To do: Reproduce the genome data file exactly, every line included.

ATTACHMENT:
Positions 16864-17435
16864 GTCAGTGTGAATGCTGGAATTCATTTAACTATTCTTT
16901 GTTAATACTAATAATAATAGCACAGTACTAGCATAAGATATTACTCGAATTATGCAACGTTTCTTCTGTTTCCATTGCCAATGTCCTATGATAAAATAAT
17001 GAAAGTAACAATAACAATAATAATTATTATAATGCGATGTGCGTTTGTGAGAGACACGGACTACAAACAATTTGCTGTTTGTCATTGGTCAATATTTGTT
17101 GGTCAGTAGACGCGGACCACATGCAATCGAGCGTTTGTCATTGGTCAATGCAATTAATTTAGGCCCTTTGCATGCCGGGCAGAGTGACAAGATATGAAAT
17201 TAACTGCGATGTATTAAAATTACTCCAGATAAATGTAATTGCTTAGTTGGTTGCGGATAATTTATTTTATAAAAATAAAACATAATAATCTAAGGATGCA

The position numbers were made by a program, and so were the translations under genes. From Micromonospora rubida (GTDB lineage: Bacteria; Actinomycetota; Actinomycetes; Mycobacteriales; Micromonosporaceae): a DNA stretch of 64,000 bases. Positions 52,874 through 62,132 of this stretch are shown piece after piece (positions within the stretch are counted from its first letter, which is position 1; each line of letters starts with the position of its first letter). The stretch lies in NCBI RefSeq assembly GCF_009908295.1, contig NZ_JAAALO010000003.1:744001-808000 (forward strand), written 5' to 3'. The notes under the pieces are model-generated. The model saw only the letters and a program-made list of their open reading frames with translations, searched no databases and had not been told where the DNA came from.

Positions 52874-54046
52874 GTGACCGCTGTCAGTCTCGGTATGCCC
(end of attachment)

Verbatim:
Positions 16864-17435
16864 GTCAGTGTGAATGCTGGAATTCATTTAACTATTCTTT
16901 GTTAATACTAATAATAATAGCACAGTACTAGCATAAGATATTACTCGAATTATGCAACGTTTCTTCTGTTTCCATTGCCAATGTCCTATGATAAAATAAT
17001 GAAAGTAACAATAACAATAATAATTATTATAATGCGATGTGCGTTTGTGAGAGACACGGACTACAAACAATTTGCTGTTTGTCATTGGTCAATATTTGTT
17101 GGTCAGTAGACGCGGACCACATGCAATCGAGCGTTTGTCATTGGTCAATGCAATTAATTTAGGCCCTTTGCATGCCGGGCAGAGTGACAAGATATGAAAT
17201 TAACTGCGATGTATTAAAATTACTCCAGATAAATGTAATTGCTTAGTTGGTTGCGGATAATTTATTTTATAAAAATAAAACATAATAATCTAAGGATGCA

The position numbers were made by a program, and so were the translations under genes. From Micromonospora rubida (GTDB lineage: Bacteria; Actinomycetota; Actinomycetes; Mycobacteriales; Micromonosporaceae): a DNA stretch of 64,000 bases. Positions 52,874 through 62,132 of this stretch are shown piece after piece (positions within the stretch are counted from its first letter, which is position 1; each line of letters starts with the position of its first letter). The stretch lies in NCBI RefSeq assembly GCF_009908295.1, contig NZ_JAAALO010000003.1:744001-808000 (forward strand), written 5' to 3'. The notes under the pieces are model-generated. The model saw only the letters and a program-made list of their open reading frames with translations, searched no databases and had not been told where the DNA came from.

Positions 52874-54046
52874 GTGACCGCTGTCAGTCTCGGTATGCCC